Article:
Support Grows for Sinema’s Bipartisan Bill Honoring Fallen Federal Civil Servants

Jan 26, 2022

WASHINGTON – Support for Arizona senior Senator Kyrsten Sinema’s bipartisan legislation honoring fallen federal civil servants continues to grow. Sinema’s Honoring Civil Servants Killed in the Line of Duty Act—introduced with Senate Homeland Security Chairman Gary Peters (D-Mich.), Committee Ranking Member Rob Portman (R-Ohio), and Senator Alex Padilla (D-Calif.)—provides benefits to the survivors of federal civil servants who die in the line of duty. Since January 1, 2020, 13 Arizona federal employees have died in the line of duty. Survivors of those killed while in the foreign service and military already receive a benefit acknowledging their death was a result of serving their country. Sinema’s bill improves the policy for other civil servants, including first responders. 
“Civil servants, who make the ultimate sacrifice keeping our country safe, should be honored and their loved ones provided fair benefits as a token of our gratitude,” said Sinema, Chair of the Senate’s Government Operations Subcommittee, which has oversight of the federal workforce.
Federal Law Enforcement Officers Association
“Federal law enforcement officers and agents working on behalf the United States remain a target for terrorists, criminals, and hostile actors both foreign and domestic. This year we have seen unprecedented attacks on federal law enforcement as federal officers and agents are increasingly called to provide necessary support to local law enforcement battling spikes in violent crime.  Overall, law enforcement fatalities increased 29 percent in FY 2021. It is only right that if any federal employee makes the ultimate sacrifice for their country, that sacrifice be memorialized in a way fitting their service. This legislation is necessary to ensure all survivors of federal employees killed in the line of duty are entitled to equal and robust financial benefits to honor their lost public servants,” said Larry Cosme, Federal Law Enforcement Officers Association (FLEOA) National President.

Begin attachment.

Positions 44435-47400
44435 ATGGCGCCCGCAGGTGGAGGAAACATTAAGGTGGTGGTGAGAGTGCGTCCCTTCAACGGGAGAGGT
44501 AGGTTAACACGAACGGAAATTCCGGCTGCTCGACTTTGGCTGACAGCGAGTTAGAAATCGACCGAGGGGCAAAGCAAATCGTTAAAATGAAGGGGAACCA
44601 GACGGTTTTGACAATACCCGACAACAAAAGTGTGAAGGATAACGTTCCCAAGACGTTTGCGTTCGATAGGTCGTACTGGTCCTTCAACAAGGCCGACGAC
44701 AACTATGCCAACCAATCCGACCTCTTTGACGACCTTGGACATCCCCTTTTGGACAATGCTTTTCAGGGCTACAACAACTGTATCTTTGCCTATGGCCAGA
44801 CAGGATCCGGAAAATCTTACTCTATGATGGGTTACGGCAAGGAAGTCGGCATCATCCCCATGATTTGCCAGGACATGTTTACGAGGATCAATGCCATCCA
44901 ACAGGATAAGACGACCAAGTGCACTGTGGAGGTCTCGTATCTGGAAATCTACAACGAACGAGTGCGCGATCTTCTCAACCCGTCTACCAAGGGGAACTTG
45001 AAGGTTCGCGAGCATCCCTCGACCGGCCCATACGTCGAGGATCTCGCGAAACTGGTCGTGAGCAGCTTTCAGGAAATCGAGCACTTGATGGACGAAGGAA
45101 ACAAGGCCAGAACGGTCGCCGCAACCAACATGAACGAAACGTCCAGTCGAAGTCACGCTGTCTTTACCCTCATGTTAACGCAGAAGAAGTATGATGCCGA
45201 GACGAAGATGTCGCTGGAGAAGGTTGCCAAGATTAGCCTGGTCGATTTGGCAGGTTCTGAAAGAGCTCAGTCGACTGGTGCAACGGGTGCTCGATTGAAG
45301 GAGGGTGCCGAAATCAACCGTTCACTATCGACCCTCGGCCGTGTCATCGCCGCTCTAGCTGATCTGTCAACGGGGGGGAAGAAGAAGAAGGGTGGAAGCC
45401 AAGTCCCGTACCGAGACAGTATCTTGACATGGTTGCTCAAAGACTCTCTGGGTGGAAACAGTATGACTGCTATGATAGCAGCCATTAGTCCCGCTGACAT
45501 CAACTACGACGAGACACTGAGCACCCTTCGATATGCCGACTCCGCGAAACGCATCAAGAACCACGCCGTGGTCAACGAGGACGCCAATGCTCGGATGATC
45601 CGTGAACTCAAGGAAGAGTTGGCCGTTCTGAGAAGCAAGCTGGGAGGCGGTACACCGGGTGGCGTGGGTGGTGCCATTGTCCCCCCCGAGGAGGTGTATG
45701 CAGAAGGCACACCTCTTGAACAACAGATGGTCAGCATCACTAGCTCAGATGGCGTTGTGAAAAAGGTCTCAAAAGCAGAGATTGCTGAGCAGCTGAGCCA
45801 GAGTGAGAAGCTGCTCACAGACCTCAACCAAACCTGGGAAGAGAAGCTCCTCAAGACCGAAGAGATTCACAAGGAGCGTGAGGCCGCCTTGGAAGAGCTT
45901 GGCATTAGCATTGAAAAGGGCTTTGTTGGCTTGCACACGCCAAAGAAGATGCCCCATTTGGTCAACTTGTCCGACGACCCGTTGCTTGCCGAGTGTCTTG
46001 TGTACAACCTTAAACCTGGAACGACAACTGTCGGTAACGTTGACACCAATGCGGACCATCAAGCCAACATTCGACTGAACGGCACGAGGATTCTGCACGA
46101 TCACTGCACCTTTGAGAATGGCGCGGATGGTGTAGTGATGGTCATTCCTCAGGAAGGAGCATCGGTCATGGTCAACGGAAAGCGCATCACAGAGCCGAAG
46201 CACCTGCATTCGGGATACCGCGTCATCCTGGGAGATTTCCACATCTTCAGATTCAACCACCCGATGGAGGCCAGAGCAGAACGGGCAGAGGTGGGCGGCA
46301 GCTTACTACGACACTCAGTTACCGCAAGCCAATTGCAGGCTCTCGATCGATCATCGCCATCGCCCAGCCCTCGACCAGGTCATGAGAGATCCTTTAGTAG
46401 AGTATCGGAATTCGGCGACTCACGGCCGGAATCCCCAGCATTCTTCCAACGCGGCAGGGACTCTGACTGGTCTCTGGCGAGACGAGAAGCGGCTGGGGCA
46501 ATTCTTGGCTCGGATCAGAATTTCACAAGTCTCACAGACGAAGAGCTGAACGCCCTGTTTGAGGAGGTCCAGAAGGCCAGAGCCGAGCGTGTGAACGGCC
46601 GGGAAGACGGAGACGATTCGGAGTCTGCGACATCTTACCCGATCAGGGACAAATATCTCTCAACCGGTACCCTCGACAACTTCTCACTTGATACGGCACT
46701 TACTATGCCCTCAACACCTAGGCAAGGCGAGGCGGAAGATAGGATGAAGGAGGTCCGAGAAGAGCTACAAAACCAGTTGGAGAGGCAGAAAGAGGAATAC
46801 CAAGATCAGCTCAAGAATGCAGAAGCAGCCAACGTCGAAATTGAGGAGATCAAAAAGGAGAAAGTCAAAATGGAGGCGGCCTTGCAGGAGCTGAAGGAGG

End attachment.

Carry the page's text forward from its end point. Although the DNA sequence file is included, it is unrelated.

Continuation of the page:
National Treasury Employees Union 
“NTEU strongly endorses this legislation that will truly recognize and honor the service and sacrifice of a federal employee who dies in the line of duty. The leadership of Sens. Sinema, Portman, and Padilla is to be commended. They know that civilian federal employees serve their country every day with fierce dedication and unceasing loyalty that too often goes unnoticed,” said Tony Reardon, National Treasury Employees Union National President.
National Federation of Federal Employees
“It is far past the time to update the death benefits for federal employees who are killed in the line of duty.  In an increasingly dangerous world, the current funeral benefit of $800 set in the Johnson Administration is a sad joke.  Likewise, the survivor benefit of $10,000 is also insulting and hardly enough to see a surviving family through a tragic period of loss.  The increase to death benefits does not impact discretionary budgets, and it will ensure that future incidents involving the ultimate sacrifice of federal workers will not be devalued again.  This is not a partisan issue.  Let’s get this done quickly,” said Randy Erwin, National President, National Federation of Federal Employees (NFFE). 
Senior Executive Association